The disappointment was plain to see but Andy Murray had other priorities. As he addressed the world’s media at 11:15pm, he had a car booked for 11:30pm to take him to Tullamarine International – he was finally going home on the 1am flight, just as he promised he would.
His 22nd loss to Novak Djokovic, a straight-sets affair that still took two hours and 53 minutes as he fought with all his might to stop the Serb from beating him again in the Melbourne final, was bearable. There were no tears about that as he collected his runner’s-up trophy.
But when he spoke of his wife, Kim, watching back at home, his voice cracked. In a few days, she is due to deliver their first child and he has been on tenterhooks for the past two weeks. Looking directly into the camera, he sent her a simple message.
“To my wife Kim, who’s going to be watching back home,” he said, his voice shaking and his eyes reddening. “You’ve been a legend the past two weeks. Thanks for your support and I’ll be on the next flight home.”
True to his word, he raced through his media commitments and headed for the exit. It had been an emotional fortnight what with the concern for Kim and then the added shock of hearing that her father, Nigel Sears, had been rushed to hospital midway through the tournament. In those circumstances, a 6-1, 7-5, 7-6 loss in a grand slam final was the least of his worries.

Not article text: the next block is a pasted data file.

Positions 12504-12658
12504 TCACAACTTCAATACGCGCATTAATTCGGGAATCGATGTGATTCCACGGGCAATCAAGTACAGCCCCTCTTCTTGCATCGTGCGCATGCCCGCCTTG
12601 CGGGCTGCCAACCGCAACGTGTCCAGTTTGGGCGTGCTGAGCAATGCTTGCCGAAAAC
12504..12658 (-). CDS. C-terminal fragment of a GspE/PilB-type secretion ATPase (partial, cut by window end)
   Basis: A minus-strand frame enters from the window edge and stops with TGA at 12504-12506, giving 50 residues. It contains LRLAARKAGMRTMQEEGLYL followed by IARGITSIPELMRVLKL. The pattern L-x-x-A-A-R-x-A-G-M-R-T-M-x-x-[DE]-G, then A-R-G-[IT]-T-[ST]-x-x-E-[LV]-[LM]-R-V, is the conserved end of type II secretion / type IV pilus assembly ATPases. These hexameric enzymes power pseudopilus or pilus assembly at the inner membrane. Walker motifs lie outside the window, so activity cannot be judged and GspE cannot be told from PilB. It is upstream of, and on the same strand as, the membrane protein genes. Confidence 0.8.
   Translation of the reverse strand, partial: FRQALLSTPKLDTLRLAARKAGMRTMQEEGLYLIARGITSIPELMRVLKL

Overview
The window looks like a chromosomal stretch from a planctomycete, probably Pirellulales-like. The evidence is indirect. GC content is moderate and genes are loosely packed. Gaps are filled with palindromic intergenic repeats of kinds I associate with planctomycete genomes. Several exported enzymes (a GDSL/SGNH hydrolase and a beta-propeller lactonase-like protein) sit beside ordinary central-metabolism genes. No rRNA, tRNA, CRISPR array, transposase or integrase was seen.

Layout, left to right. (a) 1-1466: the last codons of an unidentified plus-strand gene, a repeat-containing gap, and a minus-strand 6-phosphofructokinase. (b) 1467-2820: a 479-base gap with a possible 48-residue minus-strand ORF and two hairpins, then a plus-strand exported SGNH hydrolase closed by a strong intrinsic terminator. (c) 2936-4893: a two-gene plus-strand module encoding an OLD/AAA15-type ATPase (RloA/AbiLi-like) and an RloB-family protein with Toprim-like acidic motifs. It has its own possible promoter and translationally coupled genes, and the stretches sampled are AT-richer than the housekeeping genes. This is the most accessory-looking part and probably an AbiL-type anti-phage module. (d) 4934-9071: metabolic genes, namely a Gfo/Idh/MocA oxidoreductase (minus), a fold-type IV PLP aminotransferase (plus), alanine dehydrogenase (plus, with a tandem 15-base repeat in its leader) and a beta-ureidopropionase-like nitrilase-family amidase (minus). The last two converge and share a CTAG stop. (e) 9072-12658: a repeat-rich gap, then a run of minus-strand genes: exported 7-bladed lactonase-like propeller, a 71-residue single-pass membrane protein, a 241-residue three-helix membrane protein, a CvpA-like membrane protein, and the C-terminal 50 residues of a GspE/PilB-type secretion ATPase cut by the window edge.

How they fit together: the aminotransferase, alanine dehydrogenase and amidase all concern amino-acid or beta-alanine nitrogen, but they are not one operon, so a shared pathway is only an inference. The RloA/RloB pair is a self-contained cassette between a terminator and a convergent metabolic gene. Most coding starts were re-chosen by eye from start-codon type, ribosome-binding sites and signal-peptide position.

“I’m proud that I got into this position, to the final,” he said. “I’m just quite looking forward to getting home now. Regardless of today’s result, it’s been hard.
“Kim’s been amazing. Handled everything unbelievably well. I have to thank her for allowing me to play and sort of stay here with everything that was going on. But, yeah, it was tough.”
On the verge of going home after Sears fell ill and constantly on alert in case Kim called to say the baby was on its way, Murray has been planning his route home from the moment he arrived in Melbourne. The more matches he won and the longer he stayed, the closer he got to his wife’s due date.
“I’ve been held on flights for it feels like five days,” he said. “I’ve been held on almost every single flight, so the first one out of here, I’m leaving. It’s at 1:00, I think.”
Djokovic knew how Murray felt – he went through the same emotions at the end of 2014 when his son was born. He sent Murray on his way to the airport with every best wish.
“I would like to wish you and Kim a very happy delivery of your baby,” he said as Murray waited as patiently as he could to get away, “and I hope you will experience a feeling like no other, because that’s what happened to me and my wife.”
Given all that had been happening off the court, it was a huge achievement for Murray to get to the final at all. But then asking him to beat Djokovic, the man who had never lost an Australian Open final and who has swept all before him for the past 18 months, was just asking too much.
“A lot’s been going on,” he said. “I started the last couple of matches quite slowly, I think, understandable in some respects. Obviously, it’s not good to begin matches like that against someone like Novak.
“But I’m proud of the way I fought and managed to get myself back into the match and create chances for myself.”
And with that, he was off. The Australian Open was over for another year and he still had not won but he was going home to start a whole new chapter of his life.